They say you do not forget your first. That there is a bond that forms when it happens, and I am no exception to this rule. Iyango was the first of a lot of things. My first what’s-below-your-pants peeking, my first kiss, my first boyfriend, and eventually, the man to whom I had lost my virginity. Iyango likes to say our story ended at the climax, and that, just maybe, we weren’t done yet. For me, it ended before we even got there. I loved him, like all girls love their firsts – until I met Ogonowari, and two months later, I was married to him. To be fair, I had cheated on Iyango with Ogonowari, so maybe I do not deserve that he is here now that my husband has left.
“Tee, you need to find a job.” He says in the most innocent voice I have heard from a man. It annoys me that he thinks I have not been occupied. I lost a child. No amount of occupation can make me forget.
“It’s fine if you are already tired of having to babysit me.”
He makes a face, then catwalks to the bed. No man should be able to move that gracefully.
“You know I do not mean it in that way.” A trace of his cologne wafts into my nose. I almost forget that I am grieving, and I pull him to me. He rescues me from moments like this. See, that is the thing about Iyango. He is righteous. He understands that what I currently need is a friend, not a lover, and so he reins in his emotions, even when I am drunken with mine. He pulls me away from him softly. “I sent your CV to a friend. You will need to call him to schedule a meeting. You can’t keep grieving over your daughter…”
“You should not tell me how to mourn,” I say, and then I agree to go to this meeting. It is all I can do after all he has done for me in the past six months. He bursts with ecstasy when I ask for his phone to schedule the meeting.
I have just returned his phone to the dresser when a text comes in from an unsaved number. The girl is no longer my problem. The first feeling I get is one of jealousy that Iyango might be seeing someone else. I do a double take when I realize the number belongs to Ogonowari – then my jealousy metamorphoses to abandonment. I do not know if I should be grateful to him or blame him for trying to mend things between Ogonowari and me. So much for he and I are not finished yet. He comes out of the shower, and I pretend to have been sitting on the ottoman, brushing my hair.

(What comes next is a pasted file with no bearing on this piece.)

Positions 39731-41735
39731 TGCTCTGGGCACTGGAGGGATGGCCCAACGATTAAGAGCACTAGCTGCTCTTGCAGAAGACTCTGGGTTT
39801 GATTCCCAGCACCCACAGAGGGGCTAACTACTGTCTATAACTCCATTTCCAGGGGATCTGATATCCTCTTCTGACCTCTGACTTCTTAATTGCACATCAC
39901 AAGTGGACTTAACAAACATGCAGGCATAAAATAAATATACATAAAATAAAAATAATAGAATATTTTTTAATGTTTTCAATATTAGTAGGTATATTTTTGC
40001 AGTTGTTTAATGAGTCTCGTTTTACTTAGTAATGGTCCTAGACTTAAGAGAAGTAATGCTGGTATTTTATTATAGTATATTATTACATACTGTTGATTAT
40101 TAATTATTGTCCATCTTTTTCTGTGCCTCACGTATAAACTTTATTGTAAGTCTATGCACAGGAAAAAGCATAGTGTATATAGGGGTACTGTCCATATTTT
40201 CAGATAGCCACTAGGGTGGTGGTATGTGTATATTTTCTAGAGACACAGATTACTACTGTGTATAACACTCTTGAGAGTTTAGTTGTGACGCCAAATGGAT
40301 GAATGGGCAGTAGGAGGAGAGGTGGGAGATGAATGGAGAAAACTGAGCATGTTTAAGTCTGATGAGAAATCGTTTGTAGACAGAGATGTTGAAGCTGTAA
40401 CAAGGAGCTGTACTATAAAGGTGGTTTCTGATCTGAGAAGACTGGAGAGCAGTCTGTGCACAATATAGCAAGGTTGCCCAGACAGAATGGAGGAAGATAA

“Your phone buzzed about a minute ago,” I say, in a voice so light I can barely hear myself, but Iyango understands me. He picks up the phone and sighs. Work. He mouths. This lie piques my curiosity. If Iyango is telling me lies about his conversation with Ogonowari, then he is serious about leaving me. I decide to get that job after all. Nothing is worse than a lonely woman, aside from a lonely woman without a job.
If you are familiar with the resurrection story of Jesus Christ, then you might already have a shock absorber. I am not, and I do not have one. There came a day when I thought I saw my daughter waiting tables at a buka in Borikiri. I ran outside and dug up a palm full of sand and threw it at her. I have heard that it works to trap spirits that roam the earth, change locations and go on with their lives like they had none before. Did I not matter that much to my daughter?
“What are you throwing sand at my girl for?” An angry woman bellows from behind the kitchen door. The girl stares at me but doesn’t come to me. I see several colors of fear in her eyes. This is the climax of my story, the one of me dying before my time. The woman comes out from the kitchen. She is huge for her small sized hands. I imagine those hands stirring thin soup over a large, unsteady coal tripod and Aminaseleke providing support. I believe this is how my daughter ended up with some of the scars she now has. She still looks seven, like no time has passed. The woman moves towards Amina, and just like that she spreads her fingers and they land on my daughter’s face.
“What are you standing around being lazy for?”
This is when it hits me; this is real, my daughter is not dead, and just like that, I start to breathe.
“Madam, leave my shop before I call police give you.” The woman says, retying her wrapper in preparation for a fight. As I back away, I do not pretend not to know why this has happened. I know why and I know who I have wronged. I need answers, and I know who I must seek them from. The girl is no longer my problem.